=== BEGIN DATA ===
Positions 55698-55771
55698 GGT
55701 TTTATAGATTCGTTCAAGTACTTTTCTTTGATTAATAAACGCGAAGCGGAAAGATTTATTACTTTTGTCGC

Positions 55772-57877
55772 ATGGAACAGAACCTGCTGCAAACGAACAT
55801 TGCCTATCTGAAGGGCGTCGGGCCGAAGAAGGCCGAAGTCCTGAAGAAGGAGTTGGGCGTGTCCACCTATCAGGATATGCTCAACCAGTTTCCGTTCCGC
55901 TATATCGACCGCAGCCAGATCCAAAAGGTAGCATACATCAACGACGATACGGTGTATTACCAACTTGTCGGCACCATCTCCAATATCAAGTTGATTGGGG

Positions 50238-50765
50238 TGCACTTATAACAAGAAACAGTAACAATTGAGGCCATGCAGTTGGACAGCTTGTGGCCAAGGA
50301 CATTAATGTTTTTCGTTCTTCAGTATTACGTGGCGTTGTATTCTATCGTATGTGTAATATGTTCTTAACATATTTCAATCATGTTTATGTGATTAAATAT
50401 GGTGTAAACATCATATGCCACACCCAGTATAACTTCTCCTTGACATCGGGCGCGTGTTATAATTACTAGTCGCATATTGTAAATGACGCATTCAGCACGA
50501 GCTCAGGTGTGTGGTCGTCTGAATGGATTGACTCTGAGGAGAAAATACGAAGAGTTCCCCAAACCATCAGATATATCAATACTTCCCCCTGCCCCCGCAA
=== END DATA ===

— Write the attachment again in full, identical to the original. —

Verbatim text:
Positions 55698-55771
55698 GGT
55701 TTTATAGATTCGTTCAAGTACTTTTCTTTGATTAATAAACGCGAAGCGGAAAGATTTATTACTTTTGTCGC

Positions 55772-57877
55772 ATGGAACAGAACCTGCTGCAAACGAACAT
55801 TGCCTATCTGAAGGGCGTCGGGCCGAAGAAGGCCGAAGTCCTGAAGAAGGAGTTGGGCGTGTCCACCTATCAGGATATGCTCAACCAGTTTCCGTTCCGC
55901 TATATCGACCGCAGCCAGATCCAAAAGGTAGCATACATCAACGACGATACGGTGTATTACCAACTTGTCGGCACCATCTCCAATATCAAGTTGATTGGGG

Positions 50238-50765
50238 TGCACTTATAACAAGAAACAGTAACAATTGAGGCCATGCAGTTGGACAGCTTGTGGCCAAGGA
50301 CATTAATGTTTTTCGTTCTTCAGTATTACGTGGCGTTGTATTCTATCGTATGTGTAATATGTTCTTAACATATTTCAATCATGTTTATGTGATTAAATAT
50401 GGTGTAAACATCATATGCCACACCCAGTATAACTTCTCCTTGACATCGGGCGCGTGTTATAATTACTAGTCGCATATTGTAAATGACGCATTCAGCACGA
50501 GCTCAGGTGTGTGGTCGTCTGAATGGATTGACTCTGAGGAGAAAATACGAAGAGTTCCCCAAACCATCAGATATATCAATACTTCCCCCTGCCCCCGCAA